New-home construction has declined during the past several years. PBK-PG/Shutterstock

When (building) dreams face reality

When Governor Gavin Newsom entered office, he announced an ambitious plan of building 3.5 million housing units in the state by 2025.

It was a rather lofty goal. But the lack of housing, especially affordable apartments for low-income residents, is a critical issue that desperately needs to be addressed.

Well, the dream has been dashed for several reasons, from construction costs to lengthy review periods for projects and, of course, most recently the pandemic.

Let’s be honest, nobody expected the state to build 3.5 million housing units — apartment buildings plus single-family homes — in seven years. You would have better luck getting the six numbers for Mega Millions.

But California has failed to get even one number right during the past three years.

Heading in the wrong direction

California cities and counties approved 102,800 building permits in 2020, an 8.8% decline compared to 2019 — and off 3.8% from 2018, according to the state Department of Finance. Last year was the fewest building permits since 2016.

The state has approved a total of 332,000 residential building permits in three years. Yep, less than 10% of the seven-year goal.

But, again, it was an aggressive plan that needed an average of 500,000 residential permits per year. California has only exceeded 300,000 home-building permits once — in 1986, according to the state Finance Department. (You know, 1986, when Top Gun and Karate Kid Part II ruled at the box office.)

New-home sales better in Silicon Valley than in Fresno

California suffers from several challenges when it comes to new-home construction compared to the rest of the nation, including less available land zoned for housing, says Redfin lead economist Taylor Marr.

Nationwide, 26% of available homes for sale were new-home construction during the first quarter, a new record and substantially more than the 20% a year ago, according to Redfin.

New-home sales are dramatically lower in California. San Jose had the highest percentage of new-home sales as part of overall home sales at 8.4%. Los Angeles (6%) and Sacramento (5.2%) had the second and third-largest percentage of new-home sales in the overall market.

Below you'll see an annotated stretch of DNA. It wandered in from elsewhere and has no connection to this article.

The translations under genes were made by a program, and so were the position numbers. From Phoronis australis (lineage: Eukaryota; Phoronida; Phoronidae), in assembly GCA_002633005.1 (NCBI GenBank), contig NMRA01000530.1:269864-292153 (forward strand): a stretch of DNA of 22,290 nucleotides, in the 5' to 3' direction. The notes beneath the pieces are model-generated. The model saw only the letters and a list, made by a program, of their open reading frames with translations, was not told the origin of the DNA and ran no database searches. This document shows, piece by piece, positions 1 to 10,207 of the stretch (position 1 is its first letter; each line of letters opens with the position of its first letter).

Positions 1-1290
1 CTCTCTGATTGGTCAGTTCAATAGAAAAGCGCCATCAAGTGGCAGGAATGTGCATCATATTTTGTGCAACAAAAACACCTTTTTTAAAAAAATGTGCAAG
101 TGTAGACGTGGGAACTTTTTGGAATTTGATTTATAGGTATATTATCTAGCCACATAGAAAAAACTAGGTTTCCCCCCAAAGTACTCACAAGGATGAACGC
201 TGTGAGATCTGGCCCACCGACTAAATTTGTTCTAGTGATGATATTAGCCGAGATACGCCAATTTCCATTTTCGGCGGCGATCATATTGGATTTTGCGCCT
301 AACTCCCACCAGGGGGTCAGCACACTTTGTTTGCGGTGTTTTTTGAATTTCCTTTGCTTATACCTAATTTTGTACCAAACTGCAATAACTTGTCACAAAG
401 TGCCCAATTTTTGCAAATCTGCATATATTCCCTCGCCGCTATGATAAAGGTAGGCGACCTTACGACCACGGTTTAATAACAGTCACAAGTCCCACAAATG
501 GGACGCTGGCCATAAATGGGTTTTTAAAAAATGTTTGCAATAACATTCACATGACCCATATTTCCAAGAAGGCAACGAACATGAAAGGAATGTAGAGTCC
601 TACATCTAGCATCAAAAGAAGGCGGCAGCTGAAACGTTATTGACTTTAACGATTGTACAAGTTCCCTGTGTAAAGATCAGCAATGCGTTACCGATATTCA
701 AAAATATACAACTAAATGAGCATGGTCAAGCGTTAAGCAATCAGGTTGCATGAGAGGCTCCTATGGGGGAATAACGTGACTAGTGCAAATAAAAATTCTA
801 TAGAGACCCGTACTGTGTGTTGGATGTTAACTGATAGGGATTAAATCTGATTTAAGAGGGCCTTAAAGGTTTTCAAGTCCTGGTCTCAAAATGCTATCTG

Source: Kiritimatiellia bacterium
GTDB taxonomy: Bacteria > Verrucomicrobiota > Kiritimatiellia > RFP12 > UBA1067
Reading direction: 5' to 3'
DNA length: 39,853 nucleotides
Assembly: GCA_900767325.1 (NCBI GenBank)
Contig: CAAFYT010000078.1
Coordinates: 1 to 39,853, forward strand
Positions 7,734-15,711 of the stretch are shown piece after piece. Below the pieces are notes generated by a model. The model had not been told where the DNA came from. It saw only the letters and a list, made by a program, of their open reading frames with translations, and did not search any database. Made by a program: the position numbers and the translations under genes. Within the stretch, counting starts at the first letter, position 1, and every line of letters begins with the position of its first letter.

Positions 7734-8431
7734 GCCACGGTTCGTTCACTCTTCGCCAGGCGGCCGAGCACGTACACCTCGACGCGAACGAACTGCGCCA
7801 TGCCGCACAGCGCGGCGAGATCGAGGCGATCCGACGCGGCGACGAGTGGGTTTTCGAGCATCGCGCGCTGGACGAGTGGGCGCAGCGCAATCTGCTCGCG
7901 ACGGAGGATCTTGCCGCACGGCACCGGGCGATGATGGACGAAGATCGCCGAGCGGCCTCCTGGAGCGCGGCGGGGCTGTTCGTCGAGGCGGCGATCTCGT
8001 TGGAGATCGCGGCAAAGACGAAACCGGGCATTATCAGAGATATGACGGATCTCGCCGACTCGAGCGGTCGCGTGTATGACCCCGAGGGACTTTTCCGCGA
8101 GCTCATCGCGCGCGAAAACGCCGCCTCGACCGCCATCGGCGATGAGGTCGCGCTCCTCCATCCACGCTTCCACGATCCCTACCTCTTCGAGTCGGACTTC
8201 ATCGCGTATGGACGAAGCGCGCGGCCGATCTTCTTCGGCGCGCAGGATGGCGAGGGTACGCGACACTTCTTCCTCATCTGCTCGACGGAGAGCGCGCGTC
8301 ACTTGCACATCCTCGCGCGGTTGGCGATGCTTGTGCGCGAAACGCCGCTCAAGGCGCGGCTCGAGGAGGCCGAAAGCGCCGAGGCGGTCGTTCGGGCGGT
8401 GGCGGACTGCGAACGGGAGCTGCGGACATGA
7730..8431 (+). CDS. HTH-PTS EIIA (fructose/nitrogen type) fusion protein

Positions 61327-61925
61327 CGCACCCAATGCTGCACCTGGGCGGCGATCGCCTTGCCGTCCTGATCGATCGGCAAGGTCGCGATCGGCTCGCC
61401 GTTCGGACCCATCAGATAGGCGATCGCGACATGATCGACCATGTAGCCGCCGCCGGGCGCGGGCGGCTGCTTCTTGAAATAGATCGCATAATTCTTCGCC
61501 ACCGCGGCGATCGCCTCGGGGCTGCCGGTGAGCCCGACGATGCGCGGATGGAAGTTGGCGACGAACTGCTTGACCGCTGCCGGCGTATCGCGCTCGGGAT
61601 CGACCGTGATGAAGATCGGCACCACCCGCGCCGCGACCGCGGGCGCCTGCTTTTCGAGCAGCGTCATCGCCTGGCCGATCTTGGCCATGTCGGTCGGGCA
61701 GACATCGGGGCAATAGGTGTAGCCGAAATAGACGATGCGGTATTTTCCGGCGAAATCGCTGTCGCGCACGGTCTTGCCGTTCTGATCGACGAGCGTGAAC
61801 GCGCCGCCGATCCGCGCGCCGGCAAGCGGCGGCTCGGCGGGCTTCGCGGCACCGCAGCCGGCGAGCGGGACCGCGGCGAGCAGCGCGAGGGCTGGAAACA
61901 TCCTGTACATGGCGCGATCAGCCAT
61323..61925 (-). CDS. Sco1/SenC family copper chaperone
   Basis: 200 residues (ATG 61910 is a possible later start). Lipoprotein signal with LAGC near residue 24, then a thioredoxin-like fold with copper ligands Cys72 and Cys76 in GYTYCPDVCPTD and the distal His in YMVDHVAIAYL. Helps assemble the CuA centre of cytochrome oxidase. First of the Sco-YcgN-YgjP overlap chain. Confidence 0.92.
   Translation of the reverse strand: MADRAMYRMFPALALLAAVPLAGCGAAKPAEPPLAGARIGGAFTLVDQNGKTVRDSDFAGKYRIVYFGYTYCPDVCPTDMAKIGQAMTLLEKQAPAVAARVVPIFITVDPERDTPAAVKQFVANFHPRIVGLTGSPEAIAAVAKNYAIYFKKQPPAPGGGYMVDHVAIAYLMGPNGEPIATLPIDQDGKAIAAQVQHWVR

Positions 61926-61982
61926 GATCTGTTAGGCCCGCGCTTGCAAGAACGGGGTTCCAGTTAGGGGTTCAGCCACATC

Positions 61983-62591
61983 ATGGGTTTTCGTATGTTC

Lennar model homes in Folsom.

New-home sales were only 2.4% of overall sales in Fresno, the lowest in the nation. However, the Fresno-Clovis market’s new-home permits are up 40%.

More than half of homes sold (53%) in El Paso, Texas, were new homes, the highest percentage in the U.S. Boise was second at 47%.

Lumber prices are through the roof

Booming demand coupled with dwindling supply is largely to blame for fast-rising home prices during the past year. But there is another factor often overlooked for record-setting prices from California to Maine — skyrocketing lumber prices.

Lumber prices have tripled during the past year, adding almost $36,000 to the price of the average new single-family home, according to the National Association of Home Builders. Renters don’t escape the pain, as they pay $119 per month in rent for a new apartment.

We all get hammered by higher lumber prices.

Prices up about 250% in 12 months

Blame Covid. The pandemic has caused many lumber mills — you know, the places where flannel and rotating saws rule — to close, idling employees and production. Lumber prices are about $1,200 per thousand board feet, an almost 250% increase from the $350 a year ago.

NAHB looked at the cost for numerous products that require lumber, from beams and cabinets to walls and wood-framed windows for the report. The industry association has made lumber prices its primary concern this year.

As Covid cases decline and vaccinated people increase, lumber prices should fall some. But it could take several months, or longer, for prices to drop, according to NAHB.

Ron Trujillo

Ron Trujillo

Longtime business journalist-turned-communications executive who enjoys reporting on residential real estate in his spare time.